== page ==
William Glackens 

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William Glackens, Chez Mouquin, 1905, Oil on canvas, 48 x 39in. Art Institute of Chicago

The following imformation was copied from pages 428, 429, and 430 in:

 Craven, Wayne. American Art: History and Culture. New York: Abrams, 1994.


Philadelphia-born William Glackens (1870-1938) worked as a newspaper illustrator, falling in with John Sloan, Everett Shinn, and George Luks.  Like them, he studied with Anshutz at the Pennsylvania Academy.  In 1895, Robert Henri encouraged the younger man to accompany him to France.  Although he never enrolled in any art school while abroad, Glackens sketched the joyous life of the Parisian boulevards, and became acquainted with the art of the Impressionists.

Returning to America, he settled in New York City, where he shared a studio with Luks.  Glackens too a job as a newspaper illustrator, but it turned increasingly to painting as his career.  His early masterpiece is Chez Mouquin.  Mouquin's was a popular cafe frequented by artists, writers, and young men-about-town.  Members of The Eight dined there frequently.  In coloration, technique, and subject matter, the picture recalls impressionist paintings set unpopular Parisian nightspots, and depicts life among the demi-monde society.  Glackens represents it in a manner reminiscent of Edouard Manet's A Bar at the Folies-Berger(1882, Courtauld Institute, London), showing a wonderful still life on the table and reflections of the glittering room in the mirror behind the figure.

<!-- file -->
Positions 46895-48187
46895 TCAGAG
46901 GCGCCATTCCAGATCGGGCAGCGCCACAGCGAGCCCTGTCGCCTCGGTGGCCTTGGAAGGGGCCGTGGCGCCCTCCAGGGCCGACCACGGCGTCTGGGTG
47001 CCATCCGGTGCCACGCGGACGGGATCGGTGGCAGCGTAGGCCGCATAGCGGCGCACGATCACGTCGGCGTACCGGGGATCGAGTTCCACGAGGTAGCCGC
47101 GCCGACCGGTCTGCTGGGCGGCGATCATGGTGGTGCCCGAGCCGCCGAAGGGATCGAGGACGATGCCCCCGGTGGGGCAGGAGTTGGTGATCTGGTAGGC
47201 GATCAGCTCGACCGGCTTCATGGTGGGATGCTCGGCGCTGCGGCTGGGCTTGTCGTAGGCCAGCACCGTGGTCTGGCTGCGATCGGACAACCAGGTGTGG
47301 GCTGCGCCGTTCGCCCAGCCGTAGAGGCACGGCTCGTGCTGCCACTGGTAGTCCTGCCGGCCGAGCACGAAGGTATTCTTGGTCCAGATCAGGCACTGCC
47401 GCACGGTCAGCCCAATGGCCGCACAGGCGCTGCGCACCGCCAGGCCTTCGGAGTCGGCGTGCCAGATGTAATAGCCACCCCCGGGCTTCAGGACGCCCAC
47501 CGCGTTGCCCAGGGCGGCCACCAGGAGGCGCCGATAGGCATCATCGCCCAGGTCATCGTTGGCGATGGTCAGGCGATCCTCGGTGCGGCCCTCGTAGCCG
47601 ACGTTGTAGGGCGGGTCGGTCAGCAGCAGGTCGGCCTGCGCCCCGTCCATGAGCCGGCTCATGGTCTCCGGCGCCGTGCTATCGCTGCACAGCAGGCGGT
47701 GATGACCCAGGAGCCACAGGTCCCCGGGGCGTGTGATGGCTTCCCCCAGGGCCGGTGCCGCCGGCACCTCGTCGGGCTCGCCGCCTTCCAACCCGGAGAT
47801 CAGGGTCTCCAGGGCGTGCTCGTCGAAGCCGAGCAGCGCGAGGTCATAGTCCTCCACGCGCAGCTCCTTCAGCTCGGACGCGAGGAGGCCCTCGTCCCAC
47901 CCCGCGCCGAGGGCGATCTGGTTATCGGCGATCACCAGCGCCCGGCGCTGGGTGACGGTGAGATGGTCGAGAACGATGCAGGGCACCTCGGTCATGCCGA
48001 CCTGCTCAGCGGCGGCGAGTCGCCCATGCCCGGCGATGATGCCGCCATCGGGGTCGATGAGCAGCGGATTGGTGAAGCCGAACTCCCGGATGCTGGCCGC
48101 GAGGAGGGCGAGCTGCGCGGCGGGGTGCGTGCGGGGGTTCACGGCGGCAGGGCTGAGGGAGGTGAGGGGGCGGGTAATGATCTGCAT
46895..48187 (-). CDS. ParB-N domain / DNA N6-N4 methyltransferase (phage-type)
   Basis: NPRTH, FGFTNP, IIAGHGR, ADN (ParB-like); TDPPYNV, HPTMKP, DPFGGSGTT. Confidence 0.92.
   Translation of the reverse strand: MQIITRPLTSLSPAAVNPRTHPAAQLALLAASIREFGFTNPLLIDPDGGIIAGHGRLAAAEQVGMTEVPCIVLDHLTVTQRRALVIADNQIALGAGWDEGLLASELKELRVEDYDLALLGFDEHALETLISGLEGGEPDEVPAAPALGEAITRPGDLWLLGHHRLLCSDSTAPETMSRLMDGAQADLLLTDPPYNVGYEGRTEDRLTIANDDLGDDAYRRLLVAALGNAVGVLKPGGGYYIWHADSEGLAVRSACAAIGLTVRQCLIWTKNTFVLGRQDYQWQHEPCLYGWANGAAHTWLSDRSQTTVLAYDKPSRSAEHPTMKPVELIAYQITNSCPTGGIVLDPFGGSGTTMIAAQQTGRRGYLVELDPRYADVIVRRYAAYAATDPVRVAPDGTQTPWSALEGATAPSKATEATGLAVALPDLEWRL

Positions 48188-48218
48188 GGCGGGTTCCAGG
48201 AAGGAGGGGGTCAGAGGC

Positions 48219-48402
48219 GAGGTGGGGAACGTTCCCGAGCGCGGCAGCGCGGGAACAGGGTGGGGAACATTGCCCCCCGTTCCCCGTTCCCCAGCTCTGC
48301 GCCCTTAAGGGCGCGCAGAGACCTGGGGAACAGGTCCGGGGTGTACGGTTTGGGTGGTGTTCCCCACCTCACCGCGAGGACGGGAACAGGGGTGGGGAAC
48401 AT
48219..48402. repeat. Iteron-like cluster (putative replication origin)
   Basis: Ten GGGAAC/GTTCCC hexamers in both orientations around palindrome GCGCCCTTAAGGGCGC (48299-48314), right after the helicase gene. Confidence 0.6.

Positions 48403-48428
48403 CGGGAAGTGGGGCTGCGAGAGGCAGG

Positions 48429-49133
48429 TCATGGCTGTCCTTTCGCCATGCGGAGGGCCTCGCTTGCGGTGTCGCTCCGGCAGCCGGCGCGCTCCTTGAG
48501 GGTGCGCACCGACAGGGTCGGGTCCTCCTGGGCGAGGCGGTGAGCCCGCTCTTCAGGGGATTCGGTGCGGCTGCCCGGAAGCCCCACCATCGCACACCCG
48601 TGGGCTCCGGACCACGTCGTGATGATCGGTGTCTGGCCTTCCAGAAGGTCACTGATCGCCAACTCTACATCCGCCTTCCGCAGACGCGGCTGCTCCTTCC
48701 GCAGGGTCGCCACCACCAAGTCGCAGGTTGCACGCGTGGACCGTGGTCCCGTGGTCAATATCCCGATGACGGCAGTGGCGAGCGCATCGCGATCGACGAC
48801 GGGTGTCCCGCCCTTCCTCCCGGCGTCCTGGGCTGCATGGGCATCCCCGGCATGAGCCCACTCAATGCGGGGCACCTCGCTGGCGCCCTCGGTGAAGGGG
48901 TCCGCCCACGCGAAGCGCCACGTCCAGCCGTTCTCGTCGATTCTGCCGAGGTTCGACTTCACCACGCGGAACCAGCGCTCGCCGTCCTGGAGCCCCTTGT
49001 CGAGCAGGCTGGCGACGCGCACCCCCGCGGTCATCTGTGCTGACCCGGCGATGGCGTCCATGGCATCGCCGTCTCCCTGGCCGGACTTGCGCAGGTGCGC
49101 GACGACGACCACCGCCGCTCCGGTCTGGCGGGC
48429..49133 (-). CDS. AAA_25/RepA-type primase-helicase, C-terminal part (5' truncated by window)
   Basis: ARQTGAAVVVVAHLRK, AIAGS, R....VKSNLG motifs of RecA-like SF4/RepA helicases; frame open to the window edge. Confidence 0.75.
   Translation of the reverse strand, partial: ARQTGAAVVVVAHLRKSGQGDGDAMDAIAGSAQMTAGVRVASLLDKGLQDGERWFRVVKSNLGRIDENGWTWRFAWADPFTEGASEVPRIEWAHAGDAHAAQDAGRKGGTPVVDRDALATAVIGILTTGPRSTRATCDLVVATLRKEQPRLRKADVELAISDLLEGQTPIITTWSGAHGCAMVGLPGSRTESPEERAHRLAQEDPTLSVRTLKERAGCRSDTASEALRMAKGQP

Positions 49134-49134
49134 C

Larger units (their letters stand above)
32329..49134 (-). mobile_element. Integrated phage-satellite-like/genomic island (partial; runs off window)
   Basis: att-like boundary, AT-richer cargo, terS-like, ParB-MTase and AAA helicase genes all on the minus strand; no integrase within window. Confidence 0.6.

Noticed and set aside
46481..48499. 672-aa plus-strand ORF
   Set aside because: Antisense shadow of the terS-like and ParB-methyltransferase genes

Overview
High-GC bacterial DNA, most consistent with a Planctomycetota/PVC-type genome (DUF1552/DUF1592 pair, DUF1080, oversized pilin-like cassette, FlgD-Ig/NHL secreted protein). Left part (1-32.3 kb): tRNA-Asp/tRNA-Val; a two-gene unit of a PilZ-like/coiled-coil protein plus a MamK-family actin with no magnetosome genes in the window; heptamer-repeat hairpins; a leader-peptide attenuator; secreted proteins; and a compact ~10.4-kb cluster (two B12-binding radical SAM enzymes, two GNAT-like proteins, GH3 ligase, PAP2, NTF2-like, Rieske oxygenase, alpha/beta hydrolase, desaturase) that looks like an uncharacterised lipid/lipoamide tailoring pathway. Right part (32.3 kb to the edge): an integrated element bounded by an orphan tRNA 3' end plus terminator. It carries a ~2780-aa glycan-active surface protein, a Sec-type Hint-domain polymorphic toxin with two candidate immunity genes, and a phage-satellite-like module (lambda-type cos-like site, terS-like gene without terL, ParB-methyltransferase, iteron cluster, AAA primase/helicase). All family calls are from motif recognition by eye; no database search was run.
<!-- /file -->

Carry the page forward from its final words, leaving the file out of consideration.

Like the French Impressionists, Glackens also depicted the pleasant side of life--strollers in parks and along boulevards or people enjoying a carriage ride on a sunny afternoon.  He exhibited his work with The Eight in 1908, and two years later sent pictures to the exhibition of the Independent Artists,.  When the Society of Independent Artists was organized in 1917, Glackens was elected its first president.  About this time, too, he was assisting his longtime friend, Dr. Albert C. Barnes, in the formation of his collection of paintings of Degas, Manet, Renoir, and others of the modern French school.  As time passed, Glackens's work increasingly took on the lighthearted character of the Impressionists, rather than the grim hues and bleak scenes of streetlife as portrayed by his friends Sloan and Luks.   

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